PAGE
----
Rhino-marking at Tswalu

Rhino Marking at Tswalu

Jerry & Patty’s safari earlier this year included visits to Sabi Sands near Kruger National Park, Tswalu Kalahari Reserve and the Cape Winelands as well as some very exciting wildlife conservation encounters including witnessing a rare Rhino-marking.

In the ongoing battle between poachers and wildlife conservationists, we’re proud to support the efforts of partners like Tswalu Kalahari, and we’re especially glad that Jerry & Patty could experience this important work firsthand.

Here’s what Jerry had to say:

Once a year they look for young rhinos (about 18 mos) and tranquilize them for about 15 mins. They notch their ears for identification, take blood samples, microchip the horn, complete a general description, and when that is all done they reverse the tranquilizer and the rhino is up and ready to charge in about 3-5 minutes.

They look for them by helicopter, shoot the tranquilizer from the helo, and the ground team which has been following in a number of trucks swoops in to do their work. Quite a process. Everyone wants a picture with the rhino! We were fortunate enough to have been there during the few days this was occurring. The neat thing about Tswalu is that they are 80% about conservation and 20% tourism. It was a fascinating visit.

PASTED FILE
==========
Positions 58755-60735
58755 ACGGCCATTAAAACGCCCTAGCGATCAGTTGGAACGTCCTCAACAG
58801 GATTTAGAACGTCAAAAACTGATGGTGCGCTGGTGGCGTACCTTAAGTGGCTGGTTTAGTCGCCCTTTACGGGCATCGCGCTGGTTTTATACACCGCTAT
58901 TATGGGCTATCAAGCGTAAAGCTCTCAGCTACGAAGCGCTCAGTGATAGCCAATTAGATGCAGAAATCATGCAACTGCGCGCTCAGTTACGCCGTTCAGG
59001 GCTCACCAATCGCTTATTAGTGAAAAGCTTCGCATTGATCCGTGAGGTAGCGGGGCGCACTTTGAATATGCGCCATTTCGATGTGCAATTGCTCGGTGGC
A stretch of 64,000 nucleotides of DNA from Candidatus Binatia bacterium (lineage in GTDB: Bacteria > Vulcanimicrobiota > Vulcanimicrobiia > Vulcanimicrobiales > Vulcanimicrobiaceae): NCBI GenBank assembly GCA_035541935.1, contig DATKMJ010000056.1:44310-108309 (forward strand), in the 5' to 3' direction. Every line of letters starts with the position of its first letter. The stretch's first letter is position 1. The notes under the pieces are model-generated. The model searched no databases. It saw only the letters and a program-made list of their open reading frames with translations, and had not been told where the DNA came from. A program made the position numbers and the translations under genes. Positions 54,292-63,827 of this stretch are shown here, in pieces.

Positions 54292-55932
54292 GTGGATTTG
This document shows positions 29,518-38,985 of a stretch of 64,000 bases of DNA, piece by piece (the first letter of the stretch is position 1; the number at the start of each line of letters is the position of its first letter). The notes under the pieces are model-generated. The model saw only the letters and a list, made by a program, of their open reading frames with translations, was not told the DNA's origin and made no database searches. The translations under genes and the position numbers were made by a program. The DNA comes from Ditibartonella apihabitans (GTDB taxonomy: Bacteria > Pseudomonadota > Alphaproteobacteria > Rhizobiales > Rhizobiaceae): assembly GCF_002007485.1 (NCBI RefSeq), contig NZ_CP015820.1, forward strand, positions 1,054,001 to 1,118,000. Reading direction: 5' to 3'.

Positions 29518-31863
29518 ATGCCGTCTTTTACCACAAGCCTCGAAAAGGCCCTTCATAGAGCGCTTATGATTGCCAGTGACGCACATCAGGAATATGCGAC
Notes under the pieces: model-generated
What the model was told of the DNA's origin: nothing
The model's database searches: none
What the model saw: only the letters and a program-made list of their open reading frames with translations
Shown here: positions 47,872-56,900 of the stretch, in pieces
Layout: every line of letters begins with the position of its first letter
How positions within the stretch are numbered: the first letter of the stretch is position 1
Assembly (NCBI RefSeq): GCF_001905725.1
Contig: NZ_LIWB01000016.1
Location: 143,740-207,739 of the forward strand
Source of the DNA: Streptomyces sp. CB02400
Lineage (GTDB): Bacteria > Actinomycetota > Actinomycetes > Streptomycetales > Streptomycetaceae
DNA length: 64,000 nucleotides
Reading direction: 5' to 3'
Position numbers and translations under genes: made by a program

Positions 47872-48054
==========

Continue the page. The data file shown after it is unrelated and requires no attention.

Here are some other photos from their trip:

In short, we had a really excellent trip.  All the facilities were great, the game viewing fantastic, the Johannesburg and Cape Town  experiences memorable, the winelands fantastic. The Johannesburg and Cape Town guides were especially good.

Happily, we had some really good luck on the trip.  We got to Table Mountain first thing on the first morning we were there, and after an hour we were set to leave, and the cloud came over at just that moment.  The cable car was closed from that point on for the rest of our stay due to the cloud and wind! At Tswalu, we were able to see a buffalo repositioning (only day in the year that this occurred) and some rhino marking (only happens during a three day period once each year.)

Also at Tswalu we saw the reintroduction of the African Wild Dog.  Apparently a number of years ago the lions ate all the wild dogs on the preserve, and on the day we were leaving a group of 14 dogs were flown in from another preserve to begin the process of acclimitization.  This was a big event  for Tswalu.  Also, we were in Cape Town the same time as President Obama which led to some interesting discussions.  The weather was perfect the entire time.  So all in all we were very fortunate.

As we reflect further on the trip, I may be able to provide some more helpful comments, but for the moment all our thoughts are nothing but positive.  The only real issue is finding that good South African wine really needs some aging and really shouldn’t be consumed right away after purchase, thus delaying the pleasure of drinking it!

In planning the perfect trip, there are only so many requests we can make for good weather. So glad the fog on Table Mountain got the message.

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